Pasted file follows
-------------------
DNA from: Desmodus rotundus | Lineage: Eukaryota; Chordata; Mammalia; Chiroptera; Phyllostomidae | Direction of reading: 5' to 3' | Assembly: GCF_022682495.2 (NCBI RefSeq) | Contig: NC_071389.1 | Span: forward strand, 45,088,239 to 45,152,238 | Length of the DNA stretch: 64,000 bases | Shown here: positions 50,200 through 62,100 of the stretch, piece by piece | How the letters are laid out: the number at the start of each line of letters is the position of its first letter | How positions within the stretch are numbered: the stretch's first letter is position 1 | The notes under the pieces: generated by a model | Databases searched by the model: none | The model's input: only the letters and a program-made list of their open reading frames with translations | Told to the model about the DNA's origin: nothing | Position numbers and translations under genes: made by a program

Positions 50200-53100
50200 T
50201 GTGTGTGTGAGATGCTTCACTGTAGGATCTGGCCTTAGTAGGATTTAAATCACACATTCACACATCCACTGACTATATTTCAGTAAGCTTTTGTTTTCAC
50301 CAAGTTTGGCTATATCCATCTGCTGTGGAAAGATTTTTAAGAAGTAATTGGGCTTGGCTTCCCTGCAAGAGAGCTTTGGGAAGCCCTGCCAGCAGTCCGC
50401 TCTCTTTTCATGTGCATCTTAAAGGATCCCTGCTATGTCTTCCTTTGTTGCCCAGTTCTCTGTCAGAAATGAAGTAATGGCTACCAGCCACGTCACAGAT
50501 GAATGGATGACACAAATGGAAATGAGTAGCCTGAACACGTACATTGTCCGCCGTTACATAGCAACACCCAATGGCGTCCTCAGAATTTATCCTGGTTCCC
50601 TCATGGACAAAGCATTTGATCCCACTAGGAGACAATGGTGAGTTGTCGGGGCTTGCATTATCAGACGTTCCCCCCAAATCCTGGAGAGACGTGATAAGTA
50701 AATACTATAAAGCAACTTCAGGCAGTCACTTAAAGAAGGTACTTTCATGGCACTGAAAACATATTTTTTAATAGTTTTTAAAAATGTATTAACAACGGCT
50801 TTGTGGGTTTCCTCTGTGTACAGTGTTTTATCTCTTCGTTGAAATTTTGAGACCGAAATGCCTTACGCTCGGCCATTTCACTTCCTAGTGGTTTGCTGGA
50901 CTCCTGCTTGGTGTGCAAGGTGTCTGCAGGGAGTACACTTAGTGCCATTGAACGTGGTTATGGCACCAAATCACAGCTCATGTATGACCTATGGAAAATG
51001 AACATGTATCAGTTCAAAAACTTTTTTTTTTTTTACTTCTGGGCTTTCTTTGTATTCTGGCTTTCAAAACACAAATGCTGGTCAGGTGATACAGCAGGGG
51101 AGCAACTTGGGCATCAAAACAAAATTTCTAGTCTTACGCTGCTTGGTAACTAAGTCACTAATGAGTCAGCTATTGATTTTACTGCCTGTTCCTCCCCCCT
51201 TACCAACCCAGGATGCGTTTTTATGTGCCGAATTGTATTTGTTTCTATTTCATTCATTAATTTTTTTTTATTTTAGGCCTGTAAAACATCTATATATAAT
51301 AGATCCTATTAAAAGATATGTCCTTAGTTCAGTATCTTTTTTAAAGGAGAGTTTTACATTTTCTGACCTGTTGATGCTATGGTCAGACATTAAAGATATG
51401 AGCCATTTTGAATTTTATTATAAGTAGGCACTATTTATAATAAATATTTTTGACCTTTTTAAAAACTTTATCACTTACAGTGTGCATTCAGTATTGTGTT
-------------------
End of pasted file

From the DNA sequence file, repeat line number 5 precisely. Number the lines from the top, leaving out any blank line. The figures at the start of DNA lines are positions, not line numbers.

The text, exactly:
50301 CAAGTTTGGCTATATCCATCTGCTGTGGAAAGATTTTTAAGAAGTAATTGGGCTTGGCTTCCCTGCAAGAGAGCTTTGGGAAGCCCTGCCAGCAGTCCGC